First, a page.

A Cosmic Flying Pencil — with Hair!

Pencil Nebula (NGC 2736) captured by ESO’s La Silla Observatory in Chile. Credit: ESO

This odd-shaped cloud of gas and dust is nicknamed the Pencil Nebula, as the brightest part resembles a pencil. But this pencil looks like it has hair, flying off into the breeze! But that’s no simple breeze: these glowing filaments in NGC 2736 were created by a supernova explosion that took place about 11,000 years ago, and they are moving through the interstellar medium at about 650,000 kilometers (403,000 miles) per hour.

NGC 2736, also called Herschel’s Ray, as it was discovered by British astronomer John Herschel in 1835, is a small part of a supernova remnant in the southern constellation of Vela (The Sails). This detailed new image was taken by the Wide Field Imager on the MPG/ESO 2.2-metre telescope at the La Silla Observatory in Chile. A wider view, below, shows the full view of the Pencil Nebula’s place in the region.

Wide-field view of the sky around the Pencil Nebula. Credit: ESO

The Vela supernova remnant is an expanding shell of gas that originated from the supernova explosion. Initially the shock wave was moving at millions of kilometers per hour, but as it expanded through space it plowed through the gas between the stars, which has slowed it considerably and created strangely shaped folds of nebulosity. The Pencil Nebula is the brightest part of this huge shell.

This new image shows large, wispy filamentary structures, smaller bright knots of gas and patches of diffuse gas. The nebula’s luminous appearance comes from dense gas regions that have been struck by the supernova shock wave. As the shock wave travels through space, it rams into the interstellar material. At first, the gas was heated to millions of degrees, but it then subsequently cooled down and is still giving off the faint glow that was captured in the new image.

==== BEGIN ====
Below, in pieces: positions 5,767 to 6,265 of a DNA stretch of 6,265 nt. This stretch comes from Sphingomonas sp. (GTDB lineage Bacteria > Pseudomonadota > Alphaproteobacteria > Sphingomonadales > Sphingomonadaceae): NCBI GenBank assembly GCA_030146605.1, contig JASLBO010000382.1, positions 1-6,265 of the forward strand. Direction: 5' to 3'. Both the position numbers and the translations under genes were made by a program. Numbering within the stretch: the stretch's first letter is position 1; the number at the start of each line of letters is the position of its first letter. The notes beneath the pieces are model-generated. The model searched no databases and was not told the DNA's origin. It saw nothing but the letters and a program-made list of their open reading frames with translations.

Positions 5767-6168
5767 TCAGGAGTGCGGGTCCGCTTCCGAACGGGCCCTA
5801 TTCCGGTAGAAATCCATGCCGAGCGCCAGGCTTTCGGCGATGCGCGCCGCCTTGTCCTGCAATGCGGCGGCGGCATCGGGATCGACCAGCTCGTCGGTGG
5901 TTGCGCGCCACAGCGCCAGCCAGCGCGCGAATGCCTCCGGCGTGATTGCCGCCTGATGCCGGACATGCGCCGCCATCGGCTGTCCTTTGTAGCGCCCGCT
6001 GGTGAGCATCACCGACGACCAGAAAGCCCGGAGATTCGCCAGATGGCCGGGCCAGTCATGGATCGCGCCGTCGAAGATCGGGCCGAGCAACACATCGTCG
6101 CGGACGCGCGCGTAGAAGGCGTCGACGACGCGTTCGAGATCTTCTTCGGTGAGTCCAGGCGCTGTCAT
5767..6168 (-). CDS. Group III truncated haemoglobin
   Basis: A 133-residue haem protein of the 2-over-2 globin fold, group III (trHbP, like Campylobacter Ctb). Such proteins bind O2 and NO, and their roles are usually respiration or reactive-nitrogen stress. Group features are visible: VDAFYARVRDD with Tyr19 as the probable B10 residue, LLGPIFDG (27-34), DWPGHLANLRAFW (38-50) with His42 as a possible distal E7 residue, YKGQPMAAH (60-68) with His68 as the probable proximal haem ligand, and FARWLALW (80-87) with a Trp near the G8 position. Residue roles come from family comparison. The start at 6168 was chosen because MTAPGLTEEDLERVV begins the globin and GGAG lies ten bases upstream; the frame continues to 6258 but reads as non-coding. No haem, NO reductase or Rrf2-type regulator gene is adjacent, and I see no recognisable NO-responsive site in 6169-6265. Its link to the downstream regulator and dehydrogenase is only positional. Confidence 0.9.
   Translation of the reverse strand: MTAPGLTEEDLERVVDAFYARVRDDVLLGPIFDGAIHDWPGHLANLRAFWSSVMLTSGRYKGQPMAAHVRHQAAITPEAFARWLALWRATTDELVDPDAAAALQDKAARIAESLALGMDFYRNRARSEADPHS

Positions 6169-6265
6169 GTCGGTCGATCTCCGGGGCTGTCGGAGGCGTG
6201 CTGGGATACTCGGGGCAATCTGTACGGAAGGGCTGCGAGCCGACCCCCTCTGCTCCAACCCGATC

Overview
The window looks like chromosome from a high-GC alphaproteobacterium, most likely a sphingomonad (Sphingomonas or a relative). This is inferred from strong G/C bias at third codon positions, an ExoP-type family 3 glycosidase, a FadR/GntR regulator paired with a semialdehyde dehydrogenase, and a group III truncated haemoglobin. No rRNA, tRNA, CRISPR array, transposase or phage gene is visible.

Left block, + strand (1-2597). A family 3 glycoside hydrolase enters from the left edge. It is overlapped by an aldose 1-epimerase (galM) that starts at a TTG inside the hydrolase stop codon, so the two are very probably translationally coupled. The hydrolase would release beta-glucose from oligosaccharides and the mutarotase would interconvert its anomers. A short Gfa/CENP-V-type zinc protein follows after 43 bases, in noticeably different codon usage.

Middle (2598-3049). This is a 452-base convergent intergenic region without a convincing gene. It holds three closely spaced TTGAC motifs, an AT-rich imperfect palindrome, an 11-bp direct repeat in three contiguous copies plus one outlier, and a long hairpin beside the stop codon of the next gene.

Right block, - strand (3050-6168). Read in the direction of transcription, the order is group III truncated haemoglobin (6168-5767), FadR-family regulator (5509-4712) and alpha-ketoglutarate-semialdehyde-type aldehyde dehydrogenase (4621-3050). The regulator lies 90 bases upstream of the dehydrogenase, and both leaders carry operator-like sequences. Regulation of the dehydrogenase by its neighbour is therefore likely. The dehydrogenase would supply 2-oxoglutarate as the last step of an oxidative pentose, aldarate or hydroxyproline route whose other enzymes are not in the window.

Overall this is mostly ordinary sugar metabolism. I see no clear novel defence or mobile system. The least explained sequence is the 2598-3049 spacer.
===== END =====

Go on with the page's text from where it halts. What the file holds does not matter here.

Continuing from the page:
By looking at the different colors of the nebula, astronomers have been able to map the temperature of the gas. Some regions are still so hot that the emission is dominated by ionized oxygen atoms, which glow blue in the picture. Other cooler regions are seen glowing red, due to emission from hydrogen.

The Pencil Nebula measures about 0.75 light-years across. ESO says that remarkably, even at its distance of approximately 800 light-years from Earth, at the speed it is traveling means that it will noticeably change its position relative to the background stars within a human lifetime.

The video below zooms in to the Pencil Nebula:

Source: ESO

Weekly SkyWatcher’s Forecast: September 3-9, 2012

Greetings, fellow SkyWatchers! With the change in seasons becoming quickly apparent, it’s time to put some early hours dark skies to good use and enjoy some favorite nebulae. If you’ve enjoyed the Mars-mania, then you’ll also enjoy the return of Mars in the pre-dawn hours. Speaking of early mornings, be sure to watch as the Moon and Jupiter head for a splendid conjunction this coming Saturday. When you’re ready, grab your binoculars and set up your telescopes… It’s time to dance!

Monday, September 3 – Tonight it’s time for us to head directly between the two lower stars in the constellations of Lyra and grab the “Ring”.